The Brightest Stars by Anna Todd

  I got up from the couch and if Kael noticed, he didn’t care to show it.

  I SAT DOWN ON MY MOM’S swing, feeling the heaviness of the situation with Kael. Not for the first time, I thought of it as a mood swing. My own little joke. Only it wasn’t funny.

  I’d lost track of the number of times I’d made my way out to the porch. If I was feeling anxious and alone, if I wanted to think something through or just daydream, I’d head to the swing. I was out there a lot after my mom left, sometimes I thought maybe she would be sitting there. And when Dad was talking about shipping Austin off to live with our porn king uncle, you’d find me on the swing. There was just something soothing about the gentle back and forth as the seat pushed into its arc and then returned. I could be close to full-on panic, but after a few minutes on the swing, my breathing would slow and I’d feel myself calm down. Most of the time, anyway.

  When Brien and I were on the rocks, I’d planted myself out here, trying to get some perspective. But more than once, Estelle had followed me out to see how she could help. She’d give me this look that I could tell she thought was sympathetic, but I just thought was creepy. It was like she was trying to sell me something. A used car, maybe. A used stepmother was more like it.

  She’d say things like, “I was young once, too, you know.” That was my cue to say, “Oh, but you’re still young,” and, “You’re so pretty.” But I wasn’t going there. I wouldn’t have given her what she wanted even if it had been true. Then she’d tell me that everything was going to be okay, that what I was going through was tough, but she understood how I was feeling. That bothered me the most. How could she possibly understand what I was feeling when she didn’t know me and I didn’t know myself?

  And there I was again, sitting on my dad’s porch, not really knowing what I was feeling. I wanted to get closer to Kael, but I felt stung by his silence. I wanted to ask him to join me on the swing, but I felt too timid. I wanted … whatever it was I wanted, I wasn’t getting it, so I had sulked off like a little kid.

  I was kicking my feet a bit and just starting to move the swing when the front door creaked open and Kael stepped out onto the porch. He leaned against the railing, watching me with glassy eyes. He looked older, somehow. I wasn’t sure if I liked it.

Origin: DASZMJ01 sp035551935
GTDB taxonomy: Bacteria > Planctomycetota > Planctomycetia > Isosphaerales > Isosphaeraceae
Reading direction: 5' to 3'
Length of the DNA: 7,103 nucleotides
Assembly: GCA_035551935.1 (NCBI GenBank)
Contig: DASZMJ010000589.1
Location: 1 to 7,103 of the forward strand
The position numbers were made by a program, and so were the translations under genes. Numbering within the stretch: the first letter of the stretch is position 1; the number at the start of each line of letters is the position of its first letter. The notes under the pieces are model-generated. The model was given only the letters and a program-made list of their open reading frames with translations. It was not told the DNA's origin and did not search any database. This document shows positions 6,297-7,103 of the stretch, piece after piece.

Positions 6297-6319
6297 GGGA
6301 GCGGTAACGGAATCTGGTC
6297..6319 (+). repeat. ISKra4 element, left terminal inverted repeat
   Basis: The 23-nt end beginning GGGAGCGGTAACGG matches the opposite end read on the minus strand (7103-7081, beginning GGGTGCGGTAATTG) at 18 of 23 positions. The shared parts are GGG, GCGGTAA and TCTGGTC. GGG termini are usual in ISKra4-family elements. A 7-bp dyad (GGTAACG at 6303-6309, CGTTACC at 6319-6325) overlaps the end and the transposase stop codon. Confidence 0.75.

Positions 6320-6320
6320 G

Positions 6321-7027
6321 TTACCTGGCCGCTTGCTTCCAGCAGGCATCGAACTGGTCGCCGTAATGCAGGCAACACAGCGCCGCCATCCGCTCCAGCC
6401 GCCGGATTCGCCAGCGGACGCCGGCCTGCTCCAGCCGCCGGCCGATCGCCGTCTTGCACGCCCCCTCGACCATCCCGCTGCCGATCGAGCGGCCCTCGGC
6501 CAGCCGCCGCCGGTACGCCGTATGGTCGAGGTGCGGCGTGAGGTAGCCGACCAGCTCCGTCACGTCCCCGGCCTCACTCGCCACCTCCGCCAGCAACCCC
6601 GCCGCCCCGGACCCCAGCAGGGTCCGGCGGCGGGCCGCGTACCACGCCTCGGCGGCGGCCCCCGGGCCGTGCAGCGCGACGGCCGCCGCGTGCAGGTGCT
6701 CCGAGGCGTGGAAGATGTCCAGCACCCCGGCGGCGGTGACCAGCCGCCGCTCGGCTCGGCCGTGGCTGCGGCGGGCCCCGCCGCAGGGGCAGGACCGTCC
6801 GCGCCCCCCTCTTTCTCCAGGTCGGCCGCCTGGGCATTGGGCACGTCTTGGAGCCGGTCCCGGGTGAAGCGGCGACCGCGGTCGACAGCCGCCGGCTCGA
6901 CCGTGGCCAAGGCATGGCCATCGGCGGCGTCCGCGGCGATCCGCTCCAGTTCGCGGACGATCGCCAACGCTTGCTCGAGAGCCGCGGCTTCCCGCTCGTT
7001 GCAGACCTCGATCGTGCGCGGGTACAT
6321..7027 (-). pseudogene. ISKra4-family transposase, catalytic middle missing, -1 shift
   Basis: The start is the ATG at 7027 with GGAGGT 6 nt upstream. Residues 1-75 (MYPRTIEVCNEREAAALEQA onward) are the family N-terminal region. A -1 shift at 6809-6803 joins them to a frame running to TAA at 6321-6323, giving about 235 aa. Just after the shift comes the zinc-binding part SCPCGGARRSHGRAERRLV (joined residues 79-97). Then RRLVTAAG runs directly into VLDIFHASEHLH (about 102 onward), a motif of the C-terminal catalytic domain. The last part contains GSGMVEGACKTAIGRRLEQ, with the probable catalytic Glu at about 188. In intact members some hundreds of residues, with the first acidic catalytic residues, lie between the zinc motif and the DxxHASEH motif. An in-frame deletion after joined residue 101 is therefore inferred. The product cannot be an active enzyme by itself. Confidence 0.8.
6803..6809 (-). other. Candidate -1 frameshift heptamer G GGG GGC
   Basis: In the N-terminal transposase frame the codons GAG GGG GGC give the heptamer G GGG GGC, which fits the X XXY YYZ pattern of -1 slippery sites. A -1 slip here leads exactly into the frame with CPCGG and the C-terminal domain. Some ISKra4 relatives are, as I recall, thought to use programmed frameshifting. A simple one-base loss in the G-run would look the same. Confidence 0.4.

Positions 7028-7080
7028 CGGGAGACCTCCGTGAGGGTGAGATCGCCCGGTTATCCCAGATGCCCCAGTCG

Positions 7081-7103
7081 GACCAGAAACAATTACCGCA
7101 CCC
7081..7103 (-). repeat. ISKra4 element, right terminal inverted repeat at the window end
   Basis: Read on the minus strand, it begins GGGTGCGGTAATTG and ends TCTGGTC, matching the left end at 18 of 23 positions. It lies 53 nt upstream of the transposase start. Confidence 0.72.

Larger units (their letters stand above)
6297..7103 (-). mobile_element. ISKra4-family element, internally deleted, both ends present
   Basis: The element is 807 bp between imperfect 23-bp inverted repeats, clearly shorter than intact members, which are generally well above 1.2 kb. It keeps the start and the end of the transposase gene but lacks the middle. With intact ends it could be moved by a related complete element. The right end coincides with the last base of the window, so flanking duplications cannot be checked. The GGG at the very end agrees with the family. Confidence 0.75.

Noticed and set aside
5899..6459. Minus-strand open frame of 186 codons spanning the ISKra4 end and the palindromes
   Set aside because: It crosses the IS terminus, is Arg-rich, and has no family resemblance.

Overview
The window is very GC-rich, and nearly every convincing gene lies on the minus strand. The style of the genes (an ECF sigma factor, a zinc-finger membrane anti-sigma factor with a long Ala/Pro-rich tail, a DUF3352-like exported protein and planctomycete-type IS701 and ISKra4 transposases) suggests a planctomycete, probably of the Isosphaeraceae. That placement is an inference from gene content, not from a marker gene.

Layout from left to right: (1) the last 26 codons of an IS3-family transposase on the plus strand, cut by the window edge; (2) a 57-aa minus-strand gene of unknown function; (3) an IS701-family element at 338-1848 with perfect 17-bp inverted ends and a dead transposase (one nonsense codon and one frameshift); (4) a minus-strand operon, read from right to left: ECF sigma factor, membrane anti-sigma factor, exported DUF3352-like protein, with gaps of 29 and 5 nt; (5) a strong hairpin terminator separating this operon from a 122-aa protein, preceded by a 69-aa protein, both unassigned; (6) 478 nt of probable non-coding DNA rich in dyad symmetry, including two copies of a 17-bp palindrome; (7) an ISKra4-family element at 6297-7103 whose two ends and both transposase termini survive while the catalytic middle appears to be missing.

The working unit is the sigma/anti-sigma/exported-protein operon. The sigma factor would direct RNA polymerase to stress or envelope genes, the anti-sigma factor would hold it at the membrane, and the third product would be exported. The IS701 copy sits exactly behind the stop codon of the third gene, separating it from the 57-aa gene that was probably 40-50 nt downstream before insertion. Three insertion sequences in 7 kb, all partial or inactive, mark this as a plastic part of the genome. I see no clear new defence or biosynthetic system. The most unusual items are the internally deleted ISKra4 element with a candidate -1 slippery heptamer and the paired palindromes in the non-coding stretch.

The streetlight hummed as it cast a dim glow over my dad’s yard. I could make out cars, trees, houses—but just the outlines. I wasn’t sure if this was because it was getting dark or because I was getting buzzed. I didn’t particularly care. It had been a while since I had had anything to drink other than a little wine and I felt this hazy glow. Actually, I felt pretty damn good.

  Rocking gently back and forth, I was aware that my breathing was syncing to the rhythm of the swing, and that made it easier to pretend that I hadn’t noticed Kael. No way was I going to be the first one to say something. I kept my mouth shut and my thoughts to myself. God, this guy was tough to figure out.

  Maybe it was the way he was with me—observing, non-judgmental. That was rare. So often you could feel people sizing you up, trying to figure you out. Who are you and what do you have that I want? Not Kael. He just noticed. I liked that. But it didn’t seem fair, somehow. He knew a lot about me and I hardly knew anything about him. The things I did know I could count on one hand. Almost reflexively, that’s what I did.

  One: He was charming in that strong, silent way.

  Two: He had this almost magnetic draw that attracted people to him.

  Three: He made you want to know what he thought of you. (Or was that just me?)

  Four: He acted as if he had something really important to say.


  There was no five. That’s how little I knew about him.

  Everything about Kael seemed so complex, but uncomplicated at the same time. He hadn’t said much to me while we were inside, other than to ask if I wanted a slice of pizza, but he had clearly followed me out. So why was he just standing there with that force field around him, shifting his weight from one foot to the other and looking at me as if words were a burden too heavy to carry? I started to say something to break the tension, but stopped myself just in time. No way was I going to make this easy on him. I’d give him a taste of his own medicine and see how he liked it.